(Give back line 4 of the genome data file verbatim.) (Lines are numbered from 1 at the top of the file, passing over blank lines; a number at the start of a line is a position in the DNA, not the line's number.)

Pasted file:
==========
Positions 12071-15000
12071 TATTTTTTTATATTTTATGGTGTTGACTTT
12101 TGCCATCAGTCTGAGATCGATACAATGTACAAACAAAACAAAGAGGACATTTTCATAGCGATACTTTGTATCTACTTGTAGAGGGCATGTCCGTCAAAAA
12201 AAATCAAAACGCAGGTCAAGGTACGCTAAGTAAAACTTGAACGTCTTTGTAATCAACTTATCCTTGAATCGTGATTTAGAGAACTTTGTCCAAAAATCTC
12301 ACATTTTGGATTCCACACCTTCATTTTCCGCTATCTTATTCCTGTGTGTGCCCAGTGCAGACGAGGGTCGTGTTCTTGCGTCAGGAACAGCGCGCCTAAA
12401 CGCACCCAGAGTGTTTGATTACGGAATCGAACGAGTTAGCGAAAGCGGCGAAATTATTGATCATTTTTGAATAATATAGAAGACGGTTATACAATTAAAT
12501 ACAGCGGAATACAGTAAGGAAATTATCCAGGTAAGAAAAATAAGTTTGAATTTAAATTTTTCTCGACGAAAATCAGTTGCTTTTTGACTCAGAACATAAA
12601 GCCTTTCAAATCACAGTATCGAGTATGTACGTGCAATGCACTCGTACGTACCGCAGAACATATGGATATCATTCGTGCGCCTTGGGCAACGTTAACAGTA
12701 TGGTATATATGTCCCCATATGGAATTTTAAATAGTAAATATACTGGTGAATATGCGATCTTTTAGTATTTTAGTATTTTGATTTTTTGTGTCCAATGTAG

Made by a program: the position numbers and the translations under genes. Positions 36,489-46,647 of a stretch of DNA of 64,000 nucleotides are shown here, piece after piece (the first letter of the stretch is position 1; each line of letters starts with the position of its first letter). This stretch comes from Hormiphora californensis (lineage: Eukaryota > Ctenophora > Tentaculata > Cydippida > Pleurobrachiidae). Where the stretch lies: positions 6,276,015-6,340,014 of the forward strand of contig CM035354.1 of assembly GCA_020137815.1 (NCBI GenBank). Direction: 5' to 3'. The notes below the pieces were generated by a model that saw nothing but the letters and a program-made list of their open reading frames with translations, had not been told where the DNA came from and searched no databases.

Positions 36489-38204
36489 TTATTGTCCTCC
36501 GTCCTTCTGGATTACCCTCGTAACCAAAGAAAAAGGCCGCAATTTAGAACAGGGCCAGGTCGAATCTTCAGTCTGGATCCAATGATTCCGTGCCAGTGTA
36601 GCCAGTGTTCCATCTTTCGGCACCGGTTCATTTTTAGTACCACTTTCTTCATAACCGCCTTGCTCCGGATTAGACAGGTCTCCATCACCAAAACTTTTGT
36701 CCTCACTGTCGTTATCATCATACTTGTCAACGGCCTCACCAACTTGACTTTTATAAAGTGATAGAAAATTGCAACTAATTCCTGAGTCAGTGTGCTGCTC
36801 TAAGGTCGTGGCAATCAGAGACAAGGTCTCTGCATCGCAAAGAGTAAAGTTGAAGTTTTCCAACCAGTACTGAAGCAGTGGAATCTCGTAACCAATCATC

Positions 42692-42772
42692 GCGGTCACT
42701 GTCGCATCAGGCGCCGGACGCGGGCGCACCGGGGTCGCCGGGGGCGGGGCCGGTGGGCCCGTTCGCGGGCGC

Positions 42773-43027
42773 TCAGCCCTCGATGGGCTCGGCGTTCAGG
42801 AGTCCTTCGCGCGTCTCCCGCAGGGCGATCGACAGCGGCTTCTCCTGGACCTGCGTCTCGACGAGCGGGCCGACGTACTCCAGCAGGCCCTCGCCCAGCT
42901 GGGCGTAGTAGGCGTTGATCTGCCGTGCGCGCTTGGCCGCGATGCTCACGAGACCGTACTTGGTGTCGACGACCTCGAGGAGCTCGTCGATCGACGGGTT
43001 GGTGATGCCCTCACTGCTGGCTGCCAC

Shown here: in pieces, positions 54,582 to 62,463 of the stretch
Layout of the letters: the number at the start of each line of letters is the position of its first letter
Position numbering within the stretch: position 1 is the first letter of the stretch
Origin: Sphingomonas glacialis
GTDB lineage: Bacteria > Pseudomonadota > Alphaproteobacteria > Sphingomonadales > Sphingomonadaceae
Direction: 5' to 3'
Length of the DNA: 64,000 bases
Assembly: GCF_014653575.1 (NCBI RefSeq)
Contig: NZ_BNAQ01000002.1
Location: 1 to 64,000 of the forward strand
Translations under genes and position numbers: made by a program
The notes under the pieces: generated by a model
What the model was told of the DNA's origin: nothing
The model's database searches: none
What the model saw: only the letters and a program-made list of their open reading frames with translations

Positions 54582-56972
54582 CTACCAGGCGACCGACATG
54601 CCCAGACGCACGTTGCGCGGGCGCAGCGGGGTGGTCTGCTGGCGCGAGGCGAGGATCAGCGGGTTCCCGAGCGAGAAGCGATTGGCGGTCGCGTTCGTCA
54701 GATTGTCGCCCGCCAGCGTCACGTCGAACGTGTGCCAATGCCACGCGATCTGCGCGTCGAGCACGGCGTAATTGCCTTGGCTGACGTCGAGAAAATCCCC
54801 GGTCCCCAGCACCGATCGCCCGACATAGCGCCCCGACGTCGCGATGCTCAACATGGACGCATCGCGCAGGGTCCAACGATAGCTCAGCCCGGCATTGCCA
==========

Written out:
12201 AAATCAAAACGCAGGTCAAGGTACGCTAAGTAAAACTTGAACGTCTTTGTAATCAACTTATCCTTGAATCGTGATTTAGAGAACTTTGTCCAAAAATCTC